I couldn’t take my eyes off of her while she was cooking. She moved with ease and everything seemed effortless. After boiling her potatoes, she’d get out the masher and hand it to me.
I would wrap my chubby little hands around the loose handle and use all of my strength to mash those potatoes. She would see me getting tired, and gently take it from me and I’d see the subtle strength in her arms as she finished up the job, wiping her forehead gently with the back of her hand to wipe away the sweat.
She’d pour and toss in every delicious thing: cinnamon, nutmeg, syrup, milk and butter. And once it was mixed, she’d hand me the spoon for me to do my part. I tasted the sweetness and gave her a big smile.
She would pour the sweetened potatoes into the piecrust, place it gently in her oven and then we’d wait. She would grab her book of crossword puzzles, light a cigarette and mindlessly click through her few channels before settling on Jeopardy and picking up her pen to fill in ‘three down.’ I’d sit next to her at the old dining room table, waving the smoke the away with my hands while playfully chiding her.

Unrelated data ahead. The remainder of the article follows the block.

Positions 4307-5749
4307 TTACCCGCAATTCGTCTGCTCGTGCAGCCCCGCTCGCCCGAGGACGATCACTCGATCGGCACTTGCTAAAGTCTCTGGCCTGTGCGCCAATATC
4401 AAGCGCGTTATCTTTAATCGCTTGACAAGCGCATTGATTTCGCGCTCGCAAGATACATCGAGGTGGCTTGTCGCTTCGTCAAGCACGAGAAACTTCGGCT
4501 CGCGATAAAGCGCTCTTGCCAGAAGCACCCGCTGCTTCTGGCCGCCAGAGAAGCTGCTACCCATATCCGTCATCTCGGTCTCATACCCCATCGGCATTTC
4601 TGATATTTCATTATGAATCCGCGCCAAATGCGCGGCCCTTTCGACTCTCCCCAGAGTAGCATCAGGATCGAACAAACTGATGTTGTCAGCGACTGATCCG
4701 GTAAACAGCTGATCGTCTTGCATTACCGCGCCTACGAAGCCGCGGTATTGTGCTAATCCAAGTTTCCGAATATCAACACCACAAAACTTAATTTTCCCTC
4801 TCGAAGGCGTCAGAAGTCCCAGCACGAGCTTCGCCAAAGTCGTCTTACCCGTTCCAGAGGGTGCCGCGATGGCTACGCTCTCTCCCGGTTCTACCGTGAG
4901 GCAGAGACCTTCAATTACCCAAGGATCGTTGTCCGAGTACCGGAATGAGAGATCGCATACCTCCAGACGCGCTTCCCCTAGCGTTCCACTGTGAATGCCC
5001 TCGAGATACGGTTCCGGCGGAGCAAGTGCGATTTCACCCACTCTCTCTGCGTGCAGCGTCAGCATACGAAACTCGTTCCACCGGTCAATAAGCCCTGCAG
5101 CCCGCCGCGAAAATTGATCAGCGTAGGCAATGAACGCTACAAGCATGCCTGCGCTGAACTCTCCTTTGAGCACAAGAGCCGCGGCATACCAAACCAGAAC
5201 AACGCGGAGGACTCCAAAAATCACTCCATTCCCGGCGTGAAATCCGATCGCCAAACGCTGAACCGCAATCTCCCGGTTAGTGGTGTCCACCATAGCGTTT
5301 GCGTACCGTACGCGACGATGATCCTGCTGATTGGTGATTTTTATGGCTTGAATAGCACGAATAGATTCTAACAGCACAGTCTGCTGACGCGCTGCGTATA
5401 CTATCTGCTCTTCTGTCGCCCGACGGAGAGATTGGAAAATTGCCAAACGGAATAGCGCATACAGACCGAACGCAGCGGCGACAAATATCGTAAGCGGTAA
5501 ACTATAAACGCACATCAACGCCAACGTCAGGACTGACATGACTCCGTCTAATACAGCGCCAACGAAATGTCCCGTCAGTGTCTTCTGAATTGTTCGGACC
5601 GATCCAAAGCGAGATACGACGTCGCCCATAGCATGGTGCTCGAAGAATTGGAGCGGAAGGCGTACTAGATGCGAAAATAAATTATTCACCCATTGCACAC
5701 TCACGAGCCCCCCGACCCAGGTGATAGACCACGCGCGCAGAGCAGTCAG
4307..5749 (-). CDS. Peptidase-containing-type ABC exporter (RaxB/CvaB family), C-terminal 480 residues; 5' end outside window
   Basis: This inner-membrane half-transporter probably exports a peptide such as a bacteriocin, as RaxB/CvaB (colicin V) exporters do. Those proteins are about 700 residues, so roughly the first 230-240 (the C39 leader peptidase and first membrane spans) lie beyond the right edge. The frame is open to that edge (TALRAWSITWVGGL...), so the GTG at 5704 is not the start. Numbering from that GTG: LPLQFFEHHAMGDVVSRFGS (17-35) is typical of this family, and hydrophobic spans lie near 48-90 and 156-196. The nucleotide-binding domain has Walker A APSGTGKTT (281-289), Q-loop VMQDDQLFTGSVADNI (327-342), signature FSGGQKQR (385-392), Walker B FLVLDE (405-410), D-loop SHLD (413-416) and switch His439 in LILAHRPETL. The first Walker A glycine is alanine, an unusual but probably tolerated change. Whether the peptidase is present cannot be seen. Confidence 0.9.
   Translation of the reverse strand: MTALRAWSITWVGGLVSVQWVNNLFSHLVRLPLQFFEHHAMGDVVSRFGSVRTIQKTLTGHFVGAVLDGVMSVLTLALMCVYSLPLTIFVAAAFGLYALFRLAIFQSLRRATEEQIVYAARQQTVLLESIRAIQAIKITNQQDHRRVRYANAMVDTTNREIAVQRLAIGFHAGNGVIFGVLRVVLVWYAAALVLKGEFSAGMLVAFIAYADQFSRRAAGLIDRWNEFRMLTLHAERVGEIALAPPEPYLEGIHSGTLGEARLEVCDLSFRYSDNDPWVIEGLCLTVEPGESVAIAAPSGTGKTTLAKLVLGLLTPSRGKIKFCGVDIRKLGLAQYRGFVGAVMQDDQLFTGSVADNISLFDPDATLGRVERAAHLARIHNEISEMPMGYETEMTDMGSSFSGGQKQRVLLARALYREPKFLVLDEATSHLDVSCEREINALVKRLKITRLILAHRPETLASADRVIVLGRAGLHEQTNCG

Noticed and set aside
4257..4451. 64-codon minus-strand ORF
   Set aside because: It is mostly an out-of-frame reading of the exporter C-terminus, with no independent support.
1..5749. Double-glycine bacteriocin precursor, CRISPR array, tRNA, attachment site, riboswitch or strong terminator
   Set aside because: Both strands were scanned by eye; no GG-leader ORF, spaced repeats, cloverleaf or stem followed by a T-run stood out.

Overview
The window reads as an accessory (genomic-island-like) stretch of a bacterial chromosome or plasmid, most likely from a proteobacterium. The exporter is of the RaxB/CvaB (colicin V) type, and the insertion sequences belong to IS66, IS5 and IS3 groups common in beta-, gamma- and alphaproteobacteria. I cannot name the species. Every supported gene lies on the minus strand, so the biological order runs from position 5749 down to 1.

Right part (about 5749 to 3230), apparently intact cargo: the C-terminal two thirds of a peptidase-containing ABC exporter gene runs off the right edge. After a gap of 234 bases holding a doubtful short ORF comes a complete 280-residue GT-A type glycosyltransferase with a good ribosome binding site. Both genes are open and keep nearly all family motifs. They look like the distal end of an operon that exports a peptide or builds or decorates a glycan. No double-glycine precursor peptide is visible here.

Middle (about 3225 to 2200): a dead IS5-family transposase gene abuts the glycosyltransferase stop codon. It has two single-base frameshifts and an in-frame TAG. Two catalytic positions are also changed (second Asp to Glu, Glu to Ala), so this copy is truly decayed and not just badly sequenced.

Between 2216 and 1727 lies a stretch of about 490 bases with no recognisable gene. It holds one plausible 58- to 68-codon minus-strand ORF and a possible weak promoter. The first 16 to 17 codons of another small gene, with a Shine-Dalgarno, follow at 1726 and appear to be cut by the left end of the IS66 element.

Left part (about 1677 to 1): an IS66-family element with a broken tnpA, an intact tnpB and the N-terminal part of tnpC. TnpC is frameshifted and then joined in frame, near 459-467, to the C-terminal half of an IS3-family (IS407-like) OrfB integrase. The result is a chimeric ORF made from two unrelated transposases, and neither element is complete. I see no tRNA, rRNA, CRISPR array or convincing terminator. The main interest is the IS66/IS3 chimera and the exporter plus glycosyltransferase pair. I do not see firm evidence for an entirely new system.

“Grandma you shouldn’t smoke.” I’d saying while shaking my head.
I’d play with my paper dolls, tracing their bodies, cutting them out and coloring them in to make them brown just like me. And, when I got bored with that, I’d wander outside to sit on the front stoop and pick the little weeds that grew in between the cracks on the driveway.
A little while later, I’d hear my name called and I’d run inside anxious to get the first glimpse of our masterpiece. And as it cooled down, my grandmother would tisk around the kitchen preparing this and that. Someone would walk into the warm kitchen the smell of the pie certainly luring them in. Most of the time, it was one of her sons calling her by her first name and smiling as they gave her a hard time.
“Boy, don’t you call me that,” she’d laugh and I’d sit from just inside the dining room watching as they playfully swatted each other while she tried to tend to the pie.